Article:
There are few virtues a man can possess more erotic than culinary skill.
Aphrodite: A Memoir of the Senses
by Isabel Allende

Starting in November of 2009 Michelle at the Big Black Dog formed a group to bake its way through Healthy Bread in Five Minutes a Day by Zoë François and Jeff Hertzberg. I loved Artisan Bread in Five Minutes a Day, so I signed up with the group. Michelle first had us do a couple of warm-up assignments, which were my first attempt at blogging. The first "Official" post was on January 15, 2010, and it was followed by 41 more, on the 1st and 15th of each month. When I signed on I said I would bake the whole book, and like Horton (the elephant) I meant what I said and I said what I meant. I finished baking the book on October 1, 2011. Having completed that challenge, now I am just going to do some stuff, and post about it. As part of that stuff Michelle is posing a new, and different, challenge for us each month.

I am still baking bread, mostly the Five Minutes a Day kind, and if you would like to try the Five Minutes a Day bread method there are some links, with recipes, in the right hand column to get you started. Please give it a try.

But first, a word from my sponsor . . .
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This day be bread and peace my lot.
Alexander Pope

How can a nation be great if its bread tastes like Kleenex?

Julia Child

Everyone is kneaded out of the same dough but not baked in the same oven.
Yiddish proverb
(And some are only half baked.)

There is no love sincerer than the love of food.
George Bernard Shaw, via Sharon

Of all smells, bread; of all tastes, salt.
George Herbert

Friday, May 14, 2010

Master Recipe, Three Ways (9 of 42)

The assignment for this episode is to bake three variations of the Master Recipe: Hearty Whole Wheat Sandwich Loaf, Turkish-Style Pita Bread with Black Sesame Seeds, and Whole Grain Garlic Knots

I first baked the Turkish-Style Pita Bread with Black Sesame Seeds.  
This pita is rolled out thicker than a regular pita since the Turkish-Style Pita does not puff.  Although I have a bench scraper, and use it, I have found that a plastic putty knife often works better to loosen dough on the counter when I roll, it is a bit smaller and gives better control, especially in tight places--they come in different sizes and are cheap, too.  And using a putty knife is a guy thing, though not as good as Elwood's using power tools.  Maybe I can duct-tape a bread knife onto my sawzall . . . .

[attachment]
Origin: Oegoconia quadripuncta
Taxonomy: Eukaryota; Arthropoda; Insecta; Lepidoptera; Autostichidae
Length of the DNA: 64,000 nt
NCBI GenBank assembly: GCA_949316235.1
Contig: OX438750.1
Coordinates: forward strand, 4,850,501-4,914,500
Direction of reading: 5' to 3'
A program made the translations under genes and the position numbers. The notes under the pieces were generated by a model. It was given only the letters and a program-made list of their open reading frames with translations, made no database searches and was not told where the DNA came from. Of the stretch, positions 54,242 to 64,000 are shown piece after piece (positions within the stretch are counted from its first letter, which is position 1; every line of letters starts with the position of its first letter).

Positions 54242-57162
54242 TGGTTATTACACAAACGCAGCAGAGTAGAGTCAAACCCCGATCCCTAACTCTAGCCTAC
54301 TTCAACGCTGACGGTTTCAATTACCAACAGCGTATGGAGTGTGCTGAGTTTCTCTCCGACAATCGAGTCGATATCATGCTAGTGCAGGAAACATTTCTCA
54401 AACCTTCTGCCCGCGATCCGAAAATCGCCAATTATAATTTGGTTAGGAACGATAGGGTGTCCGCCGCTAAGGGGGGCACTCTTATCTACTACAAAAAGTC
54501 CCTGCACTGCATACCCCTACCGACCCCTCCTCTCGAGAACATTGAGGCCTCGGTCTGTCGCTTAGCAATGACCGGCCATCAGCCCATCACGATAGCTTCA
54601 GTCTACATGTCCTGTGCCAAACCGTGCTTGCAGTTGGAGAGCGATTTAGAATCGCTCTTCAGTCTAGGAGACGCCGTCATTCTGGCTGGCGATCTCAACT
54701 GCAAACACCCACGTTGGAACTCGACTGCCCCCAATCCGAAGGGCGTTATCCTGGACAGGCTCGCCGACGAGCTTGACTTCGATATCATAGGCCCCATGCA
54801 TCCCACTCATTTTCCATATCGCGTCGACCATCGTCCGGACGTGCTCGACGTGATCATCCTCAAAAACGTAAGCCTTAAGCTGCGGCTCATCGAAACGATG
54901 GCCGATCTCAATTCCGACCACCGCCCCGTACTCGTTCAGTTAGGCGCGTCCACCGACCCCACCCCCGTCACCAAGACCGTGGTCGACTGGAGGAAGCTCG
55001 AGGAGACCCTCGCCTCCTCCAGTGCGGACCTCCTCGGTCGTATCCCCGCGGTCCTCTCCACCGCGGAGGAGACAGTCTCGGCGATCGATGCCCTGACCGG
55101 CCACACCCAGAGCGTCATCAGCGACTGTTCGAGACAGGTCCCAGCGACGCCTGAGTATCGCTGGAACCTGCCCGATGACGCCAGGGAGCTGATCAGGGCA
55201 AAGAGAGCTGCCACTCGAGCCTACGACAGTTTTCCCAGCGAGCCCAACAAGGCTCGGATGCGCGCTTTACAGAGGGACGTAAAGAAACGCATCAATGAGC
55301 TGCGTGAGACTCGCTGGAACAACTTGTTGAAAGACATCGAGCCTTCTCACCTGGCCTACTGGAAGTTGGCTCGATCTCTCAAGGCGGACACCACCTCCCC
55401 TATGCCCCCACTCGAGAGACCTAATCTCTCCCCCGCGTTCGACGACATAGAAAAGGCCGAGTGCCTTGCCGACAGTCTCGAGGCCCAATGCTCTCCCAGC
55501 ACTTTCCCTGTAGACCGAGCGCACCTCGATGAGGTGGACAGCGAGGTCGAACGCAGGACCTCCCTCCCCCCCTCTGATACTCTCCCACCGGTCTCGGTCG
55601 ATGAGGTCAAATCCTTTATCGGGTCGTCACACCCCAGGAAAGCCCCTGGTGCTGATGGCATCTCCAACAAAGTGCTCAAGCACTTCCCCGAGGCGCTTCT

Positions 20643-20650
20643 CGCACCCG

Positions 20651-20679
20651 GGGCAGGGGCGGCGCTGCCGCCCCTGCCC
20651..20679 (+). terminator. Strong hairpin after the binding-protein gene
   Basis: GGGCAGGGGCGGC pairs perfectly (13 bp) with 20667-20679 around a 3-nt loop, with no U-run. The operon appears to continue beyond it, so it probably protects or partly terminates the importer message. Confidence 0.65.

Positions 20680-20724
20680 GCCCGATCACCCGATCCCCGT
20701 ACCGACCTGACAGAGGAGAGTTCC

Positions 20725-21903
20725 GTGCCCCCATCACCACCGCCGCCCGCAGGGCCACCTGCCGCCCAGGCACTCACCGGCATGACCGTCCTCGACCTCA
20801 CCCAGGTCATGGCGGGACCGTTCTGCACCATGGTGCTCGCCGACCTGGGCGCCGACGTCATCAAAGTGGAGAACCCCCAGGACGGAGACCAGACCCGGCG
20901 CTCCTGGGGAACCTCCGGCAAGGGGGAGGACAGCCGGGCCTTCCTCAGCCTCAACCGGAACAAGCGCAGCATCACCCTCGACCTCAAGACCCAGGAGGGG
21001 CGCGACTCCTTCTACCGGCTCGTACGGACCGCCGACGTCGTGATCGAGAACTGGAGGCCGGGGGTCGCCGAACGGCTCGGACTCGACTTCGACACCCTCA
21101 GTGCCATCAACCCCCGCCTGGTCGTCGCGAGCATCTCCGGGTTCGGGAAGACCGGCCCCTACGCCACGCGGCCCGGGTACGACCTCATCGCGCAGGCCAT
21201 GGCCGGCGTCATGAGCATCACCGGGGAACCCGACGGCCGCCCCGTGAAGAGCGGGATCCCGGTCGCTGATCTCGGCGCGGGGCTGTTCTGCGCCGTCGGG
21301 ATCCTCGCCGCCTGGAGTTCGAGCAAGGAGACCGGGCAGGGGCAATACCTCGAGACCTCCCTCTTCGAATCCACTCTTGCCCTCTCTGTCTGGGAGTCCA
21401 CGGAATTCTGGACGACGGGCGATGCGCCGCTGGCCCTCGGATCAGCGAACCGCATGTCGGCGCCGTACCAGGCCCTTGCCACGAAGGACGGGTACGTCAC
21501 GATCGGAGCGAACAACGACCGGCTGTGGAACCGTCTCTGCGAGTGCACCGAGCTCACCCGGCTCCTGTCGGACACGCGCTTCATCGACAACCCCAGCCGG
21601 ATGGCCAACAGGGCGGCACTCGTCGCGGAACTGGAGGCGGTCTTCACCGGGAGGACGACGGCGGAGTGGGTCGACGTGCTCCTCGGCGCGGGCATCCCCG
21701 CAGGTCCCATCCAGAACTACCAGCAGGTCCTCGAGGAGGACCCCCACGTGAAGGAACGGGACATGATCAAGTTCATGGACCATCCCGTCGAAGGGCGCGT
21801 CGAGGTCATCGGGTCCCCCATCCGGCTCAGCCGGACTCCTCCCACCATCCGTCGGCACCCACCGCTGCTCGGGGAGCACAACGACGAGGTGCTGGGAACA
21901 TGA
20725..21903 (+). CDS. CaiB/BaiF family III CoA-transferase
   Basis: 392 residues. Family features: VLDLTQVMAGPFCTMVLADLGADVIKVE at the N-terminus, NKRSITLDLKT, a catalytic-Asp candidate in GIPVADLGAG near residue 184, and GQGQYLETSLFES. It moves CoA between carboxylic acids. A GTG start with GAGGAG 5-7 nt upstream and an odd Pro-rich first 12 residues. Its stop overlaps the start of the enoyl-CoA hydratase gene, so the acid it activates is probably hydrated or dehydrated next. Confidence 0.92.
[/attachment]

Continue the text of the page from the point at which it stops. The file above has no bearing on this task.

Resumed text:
After rolling, I used my medieval docking tool to dock the dough, brushed it with melted butter, sprinkled it with black sesame seeds, and baked it. 
I got a fair amount of oven spring.  Perhaps I should have rolled it a bit thinner, but it tasted great. 

After letting it cool a bit, I cut it into wedges and served it with  

Baba ghanoush
Adapted from Ellie Krieger and Steven Raichlen
2 large eggplant
10 whole garlic cloves, peeled
4 tablespoons tahini
4 tablespoons lemon juice
1/2 cup chopped flat parsley
salt and pepper to taste
Cut 5 slits into each eggplant and cram a clove of garlic into each slit. Cook the eggplant on the grill, turning semi-regularly, until blacked on all sides and very soft in the middle, 20-30 minutes depending on your grill. Cool, remove most of the blackened skin (a bit remaining gives a nice extra smokiness), and dump the pulp (with garlic) into a food processor. Add the tahini and lemon juice and process until smooth. Season with salt and pepper. Stir in the parsley and serve.

Next I baked the sandwich loaf,  
and used some of it to make a crab salad panino (singular, for Ellen and props for getting her Master's Degree).
Then it was on to the Whole Grain Garlic Knots, which called for garlic, which is doing nicely, but not ready to harvest,  and parsley, which I overwintered, and was ready to harvest.
I made my knots, without too much sturm und drang, let them rise, drizzled them with the garlic/parsley oil, and sprinkled with some grated Parmigiano-Reggiano. How could they not be good?  
Which brings us to this episode's Special Feature, a knot-knot joke presented by one of my Whole Grain Garlic Knots, which as you can see is suffering from a split personality:



  1. Great post old pop! I love the fact that you are growing your own garlic...I haven't tried that yet. But I do grow my own herbs and it's so satisfying! I love all your breads! BTW I linked to your blog for showing different methods of getting bread to rise well.

  2. Love your knots.. so beautifully shaped! They look delicious. (also, enjoyed your knot pun-)

  3. love what you served the pita bread with yummy

  4. cracking up about the "half baked" proverb! LOL. as usual, everything looks wonderful. I can't wait to try the garlic knots!

  5. Great post, and thanks for the shout out. I have several sizes of putty knives and now I have another way to use them. We are going to have to find some way to bring in duct tape!Your breads look great and those knots....garlic/parsley oil and Parm, yum.

  6. They look good and I loved the corny joke.